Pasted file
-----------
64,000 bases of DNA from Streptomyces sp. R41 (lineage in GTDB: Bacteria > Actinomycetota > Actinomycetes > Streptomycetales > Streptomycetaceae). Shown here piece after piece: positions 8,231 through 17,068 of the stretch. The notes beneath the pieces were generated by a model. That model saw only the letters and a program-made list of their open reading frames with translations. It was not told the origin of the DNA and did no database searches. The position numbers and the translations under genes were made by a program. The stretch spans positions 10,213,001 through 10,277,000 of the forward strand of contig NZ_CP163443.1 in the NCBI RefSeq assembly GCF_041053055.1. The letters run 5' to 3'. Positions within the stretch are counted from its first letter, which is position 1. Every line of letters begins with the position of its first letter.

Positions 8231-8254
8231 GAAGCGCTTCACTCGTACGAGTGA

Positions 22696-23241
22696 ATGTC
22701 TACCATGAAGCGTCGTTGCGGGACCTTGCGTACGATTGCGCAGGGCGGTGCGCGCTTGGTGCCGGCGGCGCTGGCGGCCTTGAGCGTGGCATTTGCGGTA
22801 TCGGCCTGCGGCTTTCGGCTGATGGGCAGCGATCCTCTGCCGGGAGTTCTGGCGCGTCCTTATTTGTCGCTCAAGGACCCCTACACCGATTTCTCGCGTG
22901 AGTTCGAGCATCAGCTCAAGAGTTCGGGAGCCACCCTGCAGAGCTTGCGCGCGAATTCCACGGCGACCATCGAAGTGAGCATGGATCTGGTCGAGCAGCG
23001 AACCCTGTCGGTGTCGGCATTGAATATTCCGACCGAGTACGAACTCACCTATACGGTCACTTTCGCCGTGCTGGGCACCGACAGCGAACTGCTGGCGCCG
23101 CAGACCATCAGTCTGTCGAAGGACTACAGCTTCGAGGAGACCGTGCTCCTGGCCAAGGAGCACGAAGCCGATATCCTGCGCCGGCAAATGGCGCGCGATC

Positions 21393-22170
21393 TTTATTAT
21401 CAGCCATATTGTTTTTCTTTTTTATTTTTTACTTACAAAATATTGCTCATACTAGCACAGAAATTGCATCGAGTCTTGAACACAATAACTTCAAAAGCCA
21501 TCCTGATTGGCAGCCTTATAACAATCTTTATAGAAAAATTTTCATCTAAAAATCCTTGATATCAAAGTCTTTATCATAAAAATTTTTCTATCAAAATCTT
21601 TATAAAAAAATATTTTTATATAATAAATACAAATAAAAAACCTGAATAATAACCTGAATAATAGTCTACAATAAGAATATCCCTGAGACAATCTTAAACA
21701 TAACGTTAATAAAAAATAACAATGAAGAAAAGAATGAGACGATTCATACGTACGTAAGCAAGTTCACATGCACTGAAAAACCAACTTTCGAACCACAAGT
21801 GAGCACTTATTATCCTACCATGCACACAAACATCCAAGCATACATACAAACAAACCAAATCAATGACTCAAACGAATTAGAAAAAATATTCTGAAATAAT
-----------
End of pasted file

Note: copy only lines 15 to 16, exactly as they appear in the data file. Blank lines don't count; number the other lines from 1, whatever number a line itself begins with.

21601 TATAAAAAAATATTTTTATATAATAAATACAAATAAAAAACCTGAATAATAACCTGAATAATAGTCTACAATAAGAATATCCCTGAGACAATCTTAAACA
21701 TAACGTTAATAAAAAATAACAATGAAGAAAAGAATGAGACGATTCATACGTACGTAAGCAAGTTCACATGCACTGAAAAACCAACTTTCGAACCACAAGT